ohsnapthatskilla:

Why SZA’s Huge Natural Hair is Our New Obsession
by Chioma Nnadi

After the ethereal sound of her voice, the single most mesmerizing thing about singer SZA is her hair. Her super voluminous curls fill the frame of music videos and lend a spellbinding halo effect to performances center stage. “I’m a late bloomer and a total tomboy,” says the New Jersey native. “My hair is definitely my saving grace where femininity is concerned.” As the only girl on a record label roster that includes West Coast hip-hop prodigy Kendrick Lamar, the talented 24-year-old certainly holds her own, and releases her first solo album, Z, on TDE next month. Her vibrant tresses have a triumphant story of their very own: After falling ill as a teenager, she lost all of her hair from medication-related side effects, and her wild natural curls have been a badge of honor ever since. We sat down with SZA to talk about her childhood influences, Lauryn Hill’s dreads, the joys of co-washing, and why every girl needs a pot of coconut oil in her life.

When did you start wearing your hair so big?
Well I guess I’ve been looking this way since middle school, before big natural hair was even popular. My mom was adamant about not doing anything to my hair. I grew up Muslim, and wore the hijab through middle school. The only girl that I could look to for natural hair inspiration growing up was Lauryn Hill. I wanted dreads but my mom wanted me to wait until I was sixteen, by which time I didn’t want them anymore.

How did you look after your hair growing up?
I broke so many combs and brushes growing up that eventually my mom decided that we should perm it. I was in eighth grade. So all my curls were stretched out and I had these superlong pigtails that fell down my back—but chemical straighteners break your hair, and I ended up going through so many hair transformations from there on. I remember bleaching part of my hair platinum blonde, Cruella De Vil-style, the day before an important meeting with Howard University when I was in eleventh grade. My mom was furious. I also got really ill in high school and my hair fell out because of the medication I was taking.

How did losing your hair affect you?
It’s such a big part of my personality so it was really tough. I hid behind my hair before, but I had nothing to hide behind in that moment. I think the very idea of femininity fell apart for me, but in a good way, because after that, the superficial things didn’t matter so much. None of it mattered. I don’t even shave my legs. Today is the most made-up I’ve ever been in my life. My mom on the other hand, is the classiest woman I know. She has elegant hands, and always gets her nails done. I wonder if I’ll ever grow out of my jerseys and into a lady.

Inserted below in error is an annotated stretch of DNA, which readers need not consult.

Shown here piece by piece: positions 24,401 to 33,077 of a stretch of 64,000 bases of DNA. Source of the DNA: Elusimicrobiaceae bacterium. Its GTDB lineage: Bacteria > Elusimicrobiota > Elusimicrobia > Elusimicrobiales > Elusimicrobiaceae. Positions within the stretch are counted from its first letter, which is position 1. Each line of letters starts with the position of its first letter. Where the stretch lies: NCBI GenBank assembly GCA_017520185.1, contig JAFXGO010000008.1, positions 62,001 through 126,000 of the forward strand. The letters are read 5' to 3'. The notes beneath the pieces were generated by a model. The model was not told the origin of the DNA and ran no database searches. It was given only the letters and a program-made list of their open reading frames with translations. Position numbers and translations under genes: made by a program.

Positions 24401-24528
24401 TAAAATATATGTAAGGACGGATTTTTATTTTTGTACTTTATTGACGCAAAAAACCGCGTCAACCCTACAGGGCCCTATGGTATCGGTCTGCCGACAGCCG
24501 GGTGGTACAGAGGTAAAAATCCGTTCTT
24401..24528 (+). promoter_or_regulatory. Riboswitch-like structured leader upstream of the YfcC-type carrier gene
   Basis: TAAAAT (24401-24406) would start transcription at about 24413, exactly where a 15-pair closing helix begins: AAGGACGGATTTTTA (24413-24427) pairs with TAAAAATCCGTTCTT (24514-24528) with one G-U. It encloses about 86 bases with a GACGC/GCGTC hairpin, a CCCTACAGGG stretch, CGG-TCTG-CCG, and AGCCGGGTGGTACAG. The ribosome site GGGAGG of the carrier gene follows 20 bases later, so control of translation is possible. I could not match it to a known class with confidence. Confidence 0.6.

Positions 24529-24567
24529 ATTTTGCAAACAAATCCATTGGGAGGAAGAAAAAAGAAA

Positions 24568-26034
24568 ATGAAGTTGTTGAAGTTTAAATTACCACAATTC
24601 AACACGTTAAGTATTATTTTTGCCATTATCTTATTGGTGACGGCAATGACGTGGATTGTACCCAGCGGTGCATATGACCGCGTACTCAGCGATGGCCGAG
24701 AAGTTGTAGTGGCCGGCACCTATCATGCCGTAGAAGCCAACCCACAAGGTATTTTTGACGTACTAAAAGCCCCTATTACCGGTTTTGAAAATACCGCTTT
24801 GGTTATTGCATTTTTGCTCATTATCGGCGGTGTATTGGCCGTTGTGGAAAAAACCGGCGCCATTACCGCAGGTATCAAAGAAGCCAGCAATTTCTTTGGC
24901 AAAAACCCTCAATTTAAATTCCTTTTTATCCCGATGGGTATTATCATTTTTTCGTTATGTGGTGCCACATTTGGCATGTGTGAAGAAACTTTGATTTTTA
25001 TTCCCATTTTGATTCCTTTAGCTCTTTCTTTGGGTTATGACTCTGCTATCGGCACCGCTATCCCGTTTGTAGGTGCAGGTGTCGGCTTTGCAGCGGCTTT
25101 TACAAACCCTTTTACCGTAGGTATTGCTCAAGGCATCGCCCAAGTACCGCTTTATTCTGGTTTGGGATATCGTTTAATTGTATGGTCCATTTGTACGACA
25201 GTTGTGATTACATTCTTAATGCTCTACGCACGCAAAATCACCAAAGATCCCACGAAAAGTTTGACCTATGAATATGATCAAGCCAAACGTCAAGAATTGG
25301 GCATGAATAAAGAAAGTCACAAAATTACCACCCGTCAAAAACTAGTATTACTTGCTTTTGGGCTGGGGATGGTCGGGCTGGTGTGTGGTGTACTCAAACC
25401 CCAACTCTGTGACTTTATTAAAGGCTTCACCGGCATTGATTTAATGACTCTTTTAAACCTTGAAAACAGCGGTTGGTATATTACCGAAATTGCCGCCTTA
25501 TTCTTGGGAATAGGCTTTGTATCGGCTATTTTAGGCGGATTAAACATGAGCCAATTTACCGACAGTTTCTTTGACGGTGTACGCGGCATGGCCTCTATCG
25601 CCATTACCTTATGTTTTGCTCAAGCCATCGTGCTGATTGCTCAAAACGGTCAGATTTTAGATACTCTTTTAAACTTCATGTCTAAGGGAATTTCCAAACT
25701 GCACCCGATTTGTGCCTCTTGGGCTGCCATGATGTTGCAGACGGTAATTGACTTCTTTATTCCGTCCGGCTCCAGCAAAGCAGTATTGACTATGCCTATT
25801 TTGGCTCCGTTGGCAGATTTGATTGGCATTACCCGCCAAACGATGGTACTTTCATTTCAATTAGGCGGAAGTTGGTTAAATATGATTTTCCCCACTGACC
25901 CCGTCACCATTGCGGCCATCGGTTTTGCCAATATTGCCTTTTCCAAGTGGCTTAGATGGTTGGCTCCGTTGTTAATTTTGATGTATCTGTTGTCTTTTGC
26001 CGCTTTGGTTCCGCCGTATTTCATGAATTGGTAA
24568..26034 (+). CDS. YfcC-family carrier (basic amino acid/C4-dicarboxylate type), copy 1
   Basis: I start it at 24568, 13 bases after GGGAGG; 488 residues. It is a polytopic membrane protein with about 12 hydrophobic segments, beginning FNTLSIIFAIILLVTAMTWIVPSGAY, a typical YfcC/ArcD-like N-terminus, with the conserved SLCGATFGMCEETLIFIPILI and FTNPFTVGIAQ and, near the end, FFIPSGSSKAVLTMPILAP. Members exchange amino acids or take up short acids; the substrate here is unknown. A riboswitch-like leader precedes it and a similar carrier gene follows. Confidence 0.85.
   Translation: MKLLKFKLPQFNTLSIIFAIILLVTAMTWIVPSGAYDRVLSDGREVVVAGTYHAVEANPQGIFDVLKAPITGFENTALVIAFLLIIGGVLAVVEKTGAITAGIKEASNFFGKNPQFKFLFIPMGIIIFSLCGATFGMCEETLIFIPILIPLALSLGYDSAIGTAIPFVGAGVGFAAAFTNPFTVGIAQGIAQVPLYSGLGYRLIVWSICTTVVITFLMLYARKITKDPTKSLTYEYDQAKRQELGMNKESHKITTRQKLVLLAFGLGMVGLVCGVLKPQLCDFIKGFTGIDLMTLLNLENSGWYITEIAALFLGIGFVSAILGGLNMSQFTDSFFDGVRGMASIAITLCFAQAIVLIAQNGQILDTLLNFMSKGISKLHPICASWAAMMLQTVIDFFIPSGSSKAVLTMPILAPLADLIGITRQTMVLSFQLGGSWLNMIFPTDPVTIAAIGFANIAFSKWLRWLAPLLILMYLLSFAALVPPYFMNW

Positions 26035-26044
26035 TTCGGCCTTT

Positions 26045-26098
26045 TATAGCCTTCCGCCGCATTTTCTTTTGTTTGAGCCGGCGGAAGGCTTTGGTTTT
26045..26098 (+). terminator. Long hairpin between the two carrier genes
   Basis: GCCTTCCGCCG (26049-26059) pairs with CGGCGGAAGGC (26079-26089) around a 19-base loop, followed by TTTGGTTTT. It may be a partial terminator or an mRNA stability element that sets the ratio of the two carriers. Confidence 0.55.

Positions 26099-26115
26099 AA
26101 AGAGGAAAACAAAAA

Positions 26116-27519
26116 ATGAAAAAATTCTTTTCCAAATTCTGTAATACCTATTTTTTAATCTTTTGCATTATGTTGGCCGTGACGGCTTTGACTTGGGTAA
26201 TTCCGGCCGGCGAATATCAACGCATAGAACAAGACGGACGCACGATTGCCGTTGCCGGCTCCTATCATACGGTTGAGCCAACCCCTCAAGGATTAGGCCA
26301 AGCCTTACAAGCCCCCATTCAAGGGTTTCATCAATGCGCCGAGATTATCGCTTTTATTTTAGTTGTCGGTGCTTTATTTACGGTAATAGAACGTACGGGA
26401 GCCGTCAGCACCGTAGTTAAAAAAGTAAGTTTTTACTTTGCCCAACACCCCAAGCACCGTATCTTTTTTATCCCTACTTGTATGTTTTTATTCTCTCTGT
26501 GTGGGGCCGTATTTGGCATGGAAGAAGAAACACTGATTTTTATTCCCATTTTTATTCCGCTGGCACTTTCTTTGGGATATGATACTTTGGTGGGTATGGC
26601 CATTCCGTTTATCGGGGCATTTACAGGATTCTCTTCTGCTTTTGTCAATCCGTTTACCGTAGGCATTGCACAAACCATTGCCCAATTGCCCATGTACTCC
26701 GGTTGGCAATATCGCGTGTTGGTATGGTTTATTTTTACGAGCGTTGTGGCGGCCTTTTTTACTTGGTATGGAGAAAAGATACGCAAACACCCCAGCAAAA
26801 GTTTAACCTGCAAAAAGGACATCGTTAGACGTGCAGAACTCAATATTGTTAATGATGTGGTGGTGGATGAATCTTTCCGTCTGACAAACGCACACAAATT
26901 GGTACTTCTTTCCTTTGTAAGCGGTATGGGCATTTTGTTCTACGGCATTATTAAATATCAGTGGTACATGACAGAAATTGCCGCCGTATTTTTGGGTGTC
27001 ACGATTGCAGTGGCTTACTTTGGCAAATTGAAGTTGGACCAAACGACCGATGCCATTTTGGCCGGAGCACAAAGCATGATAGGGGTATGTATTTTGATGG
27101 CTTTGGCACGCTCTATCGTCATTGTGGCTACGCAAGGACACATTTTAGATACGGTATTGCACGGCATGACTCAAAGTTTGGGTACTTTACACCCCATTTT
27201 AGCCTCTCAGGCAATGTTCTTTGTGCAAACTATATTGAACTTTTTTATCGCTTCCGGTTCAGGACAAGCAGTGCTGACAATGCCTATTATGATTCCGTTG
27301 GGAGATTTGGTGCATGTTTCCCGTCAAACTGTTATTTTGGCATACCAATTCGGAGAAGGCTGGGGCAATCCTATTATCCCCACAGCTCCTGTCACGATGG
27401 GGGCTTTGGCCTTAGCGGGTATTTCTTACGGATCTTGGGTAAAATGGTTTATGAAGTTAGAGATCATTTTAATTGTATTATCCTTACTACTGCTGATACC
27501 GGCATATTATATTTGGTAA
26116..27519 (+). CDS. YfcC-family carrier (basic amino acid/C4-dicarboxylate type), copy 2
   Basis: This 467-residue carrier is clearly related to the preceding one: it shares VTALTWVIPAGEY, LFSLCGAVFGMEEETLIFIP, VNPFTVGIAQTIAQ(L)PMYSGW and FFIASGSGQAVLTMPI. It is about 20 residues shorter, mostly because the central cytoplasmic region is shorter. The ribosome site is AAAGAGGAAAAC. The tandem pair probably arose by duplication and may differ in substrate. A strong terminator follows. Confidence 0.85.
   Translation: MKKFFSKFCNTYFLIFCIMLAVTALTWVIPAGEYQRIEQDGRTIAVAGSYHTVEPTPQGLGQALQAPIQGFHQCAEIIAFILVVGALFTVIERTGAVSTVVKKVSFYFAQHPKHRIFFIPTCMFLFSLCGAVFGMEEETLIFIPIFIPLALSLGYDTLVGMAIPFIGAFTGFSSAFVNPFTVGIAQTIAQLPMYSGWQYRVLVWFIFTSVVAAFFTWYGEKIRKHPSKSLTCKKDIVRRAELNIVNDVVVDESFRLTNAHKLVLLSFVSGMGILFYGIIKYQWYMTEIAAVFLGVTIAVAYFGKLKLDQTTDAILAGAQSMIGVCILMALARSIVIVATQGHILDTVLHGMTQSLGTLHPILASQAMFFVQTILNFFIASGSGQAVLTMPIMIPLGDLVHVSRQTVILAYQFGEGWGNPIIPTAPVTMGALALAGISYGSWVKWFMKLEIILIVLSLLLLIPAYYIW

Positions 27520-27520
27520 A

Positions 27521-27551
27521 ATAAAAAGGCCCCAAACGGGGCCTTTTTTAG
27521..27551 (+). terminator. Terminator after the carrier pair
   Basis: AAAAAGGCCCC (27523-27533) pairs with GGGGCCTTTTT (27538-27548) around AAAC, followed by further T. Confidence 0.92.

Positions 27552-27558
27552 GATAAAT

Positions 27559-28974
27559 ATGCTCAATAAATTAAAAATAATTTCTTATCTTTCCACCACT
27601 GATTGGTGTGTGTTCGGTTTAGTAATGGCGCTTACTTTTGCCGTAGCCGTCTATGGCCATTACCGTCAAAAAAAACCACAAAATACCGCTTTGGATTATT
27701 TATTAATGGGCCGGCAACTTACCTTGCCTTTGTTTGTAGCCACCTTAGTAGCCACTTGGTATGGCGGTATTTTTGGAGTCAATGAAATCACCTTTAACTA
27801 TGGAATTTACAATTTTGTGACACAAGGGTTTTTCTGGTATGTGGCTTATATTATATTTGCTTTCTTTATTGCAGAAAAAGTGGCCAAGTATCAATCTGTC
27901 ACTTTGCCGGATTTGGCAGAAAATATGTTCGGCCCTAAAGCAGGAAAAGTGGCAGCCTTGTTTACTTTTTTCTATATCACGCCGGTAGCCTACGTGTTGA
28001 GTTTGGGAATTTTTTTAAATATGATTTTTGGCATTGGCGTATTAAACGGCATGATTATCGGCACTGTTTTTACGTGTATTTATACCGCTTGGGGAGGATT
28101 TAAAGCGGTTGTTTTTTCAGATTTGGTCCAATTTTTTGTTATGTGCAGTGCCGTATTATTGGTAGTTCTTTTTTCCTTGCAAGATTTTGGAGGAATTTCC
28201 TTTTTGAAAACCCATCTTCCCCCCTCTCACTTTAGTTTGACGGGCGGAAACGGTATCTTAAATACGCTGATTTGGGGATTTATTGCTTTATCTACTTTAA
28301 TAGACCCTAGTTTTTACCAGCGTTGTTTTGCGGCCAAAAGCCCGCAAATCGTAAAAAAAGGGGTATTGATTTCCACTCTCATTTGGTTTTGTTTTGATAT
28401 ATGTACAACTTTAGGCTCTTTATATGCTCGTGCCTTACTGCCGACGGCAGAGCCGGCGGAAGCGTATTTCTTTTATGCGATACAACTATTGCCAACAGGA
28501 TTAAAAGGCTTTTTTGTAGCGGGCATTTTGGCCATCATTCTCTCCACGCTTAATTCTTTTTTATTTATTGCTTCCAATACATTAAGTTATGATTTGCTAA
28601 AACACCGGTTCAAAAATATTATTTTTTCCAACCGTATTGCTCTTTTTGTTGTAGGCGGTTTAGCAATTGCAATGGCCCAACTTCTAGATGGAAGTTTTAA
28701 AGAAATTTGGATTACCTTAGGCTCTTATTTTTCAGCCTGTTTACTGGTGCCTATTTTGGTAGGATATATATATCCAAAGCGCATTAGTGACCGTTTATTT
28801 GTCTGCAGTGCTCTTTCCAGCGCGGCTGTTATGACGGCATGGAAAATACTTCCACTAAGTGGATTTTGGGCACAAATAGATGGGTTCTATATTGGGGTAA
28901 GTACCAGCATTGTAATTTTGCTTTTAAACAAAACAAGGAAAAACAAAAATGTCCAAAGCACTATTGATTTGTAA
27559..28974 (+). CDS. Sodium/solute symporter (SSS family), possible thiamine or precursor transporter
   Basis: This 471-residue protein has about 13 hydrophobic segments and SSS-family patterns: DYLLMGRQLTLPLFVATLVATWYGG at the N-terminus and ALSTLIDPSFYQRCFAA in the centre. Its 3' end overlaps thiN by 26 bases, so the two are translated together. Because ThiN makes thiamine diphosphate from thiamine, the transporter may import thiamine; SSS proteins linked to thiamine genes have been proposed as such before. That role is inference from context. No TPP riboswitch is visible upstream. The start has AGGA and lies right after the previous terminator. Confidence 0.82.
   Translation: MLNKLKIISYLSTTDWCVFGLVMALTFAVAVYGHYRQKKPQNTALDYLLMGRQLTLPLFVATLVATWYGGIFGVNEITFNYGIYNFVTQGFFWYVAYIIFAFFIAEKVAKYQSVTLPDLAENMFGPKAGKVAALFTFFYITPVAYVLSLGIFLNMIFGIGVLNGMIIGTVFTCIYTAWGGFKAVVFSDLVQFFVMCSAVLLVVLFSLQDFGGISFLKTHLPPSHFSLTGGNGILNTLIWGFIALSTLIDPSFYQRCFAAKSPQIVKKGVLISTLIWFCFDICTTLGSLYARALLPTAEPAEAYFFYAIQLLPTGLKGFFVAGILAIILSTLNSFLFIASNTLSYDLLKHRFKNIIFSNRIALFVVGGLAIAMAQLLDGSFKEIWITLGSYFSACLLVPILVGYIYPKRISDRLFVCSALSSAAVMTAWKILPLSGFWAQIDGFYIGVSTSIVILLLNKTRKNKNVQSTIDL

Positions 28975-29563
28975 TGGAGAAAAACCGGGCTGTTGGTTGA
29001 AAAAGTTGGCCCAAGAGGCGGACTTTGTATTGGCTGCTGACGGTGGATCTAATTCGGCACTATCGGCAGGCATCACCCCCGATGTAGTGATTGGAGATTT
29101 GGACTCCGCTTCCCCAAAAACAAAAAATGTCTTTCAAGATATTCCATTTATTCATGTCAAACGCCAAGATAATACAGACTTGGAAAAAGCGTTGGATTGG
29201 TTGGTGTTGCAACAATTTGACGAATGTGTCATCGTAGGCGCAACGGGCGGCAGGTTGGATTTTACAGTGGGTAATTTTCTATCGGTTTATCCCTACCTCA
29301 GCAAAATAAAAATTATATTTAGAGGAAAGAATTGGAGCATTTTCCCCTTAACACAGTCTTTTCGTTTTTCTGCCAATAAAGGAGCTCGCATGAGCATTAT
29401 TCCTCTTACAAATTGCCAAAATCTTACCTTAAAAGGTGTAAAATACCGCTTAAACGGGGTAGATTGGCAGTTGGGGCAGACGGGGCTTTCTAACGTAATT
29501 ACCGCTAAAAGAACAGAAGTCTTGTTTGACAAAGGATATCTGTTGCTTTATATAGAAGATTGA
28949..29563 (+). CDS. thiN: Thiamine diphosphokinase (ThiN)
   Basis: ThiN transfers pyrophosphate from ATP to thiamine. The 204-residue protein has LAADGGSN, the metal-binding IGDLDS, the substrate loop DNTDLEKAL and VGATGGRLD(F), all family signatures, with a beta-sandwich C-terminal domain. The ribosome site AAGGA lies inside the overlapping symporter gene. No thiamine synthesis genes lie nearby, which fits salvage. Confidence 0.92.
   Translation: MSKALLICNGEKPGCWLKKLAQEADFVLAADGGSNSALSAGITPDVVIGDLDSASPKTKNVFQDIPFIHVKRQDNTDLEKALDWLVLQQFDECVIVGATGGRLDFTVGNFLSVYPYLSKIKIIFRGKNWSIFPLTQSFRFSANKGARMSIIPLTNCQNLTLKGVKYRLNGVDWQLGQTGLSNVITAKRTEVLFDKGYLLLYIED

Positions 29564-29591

What do you do to look after your hair now?
I like to co-wash, which means washing without a shampoo. I just use a conditioner and coconut oil, and then I rinse my hair with lukewarm water instead of hot water which strips hair of all the moisture. I make my own deep conditioner from coconut oil, avocado, a drop of Pantene’s conditioner for women of color, cinnamon, and tea tree oil. Then I sit and catch up on TiVo’d episodes of Chopped and Iron Chef. If I have time I’ll twist it, but my hair takes days to dry so I usually blow-dry it out with a diffuser instead. I’ll lean over the blow-dryer and divide my hair into four sections, but I never comb it through because it breaks up the curls. I use a silicone-based heat protector to keep it from getting super frizzy, and coconut oil, and that melts in your hand and won’t weigh your hair down either. I haven’t had a chemical relaxer for at least six or seven years.

(via danieljose)




thesmithian:


He embarked on the task intending not just to rely on historical research but to track down living witnesses to the many tragedies and upheavals that Congo has endured. His efforts were well rewarded…he managed to find Congolese veterans with memories of early white missionaries and colonial officials, and tales of religious uprisings and resistance movements. His witnesses from more modern times include musicians, footballers, political activists, warlords and child soldiers. The result is a vivid panorama of one of the most tormented lands in the world.

more.

thesmithian:

He embarked on the task intending not just to rely on historical research but to track down living witnesses to the many tragedies and upheavals that Congo has endured. His efforts were well rewarded…he managed to find Congolese veterans with memories of early white missionaries and colonial officials, and tales of religious uprisings and resistance movements. His witnesses from more modern times include musicians, footballers, political activists, warlords and child soldiers. The result is a vivid panorama of one of the most tormented lands in the world.

more.



There is nothing wrong with being perpetually sad at the state of the world…there is too much stigma around sadness. Depressive realism is not a disease; it is an impetus to act. Be sad at all the injustice. Be angry that we are a part of it. Bathe in your anger. Live it. But, do not let it consume you. Channel it into improving the situation. Apply your anger for the betterment of humanity.

thesmithian:


Each section opens with lines from children’s books that, put in the context of the poems, carry profound, disturbing meaning.

more.

thesmithian:

Each section opens with lines from children’s books that, put in the context of the poems, carry profound, disturbing meaning.

more.


thesmithian:

'I never doubted my ability, but when you hear all your life you're inferior, it makes you wonder if the other guys have something you've never seen before. If they do, I'm still looking for it.' —Henry ‘Hank’ Aaron

On this day in 1974, Aaron tied Babe Ruth’s home run record.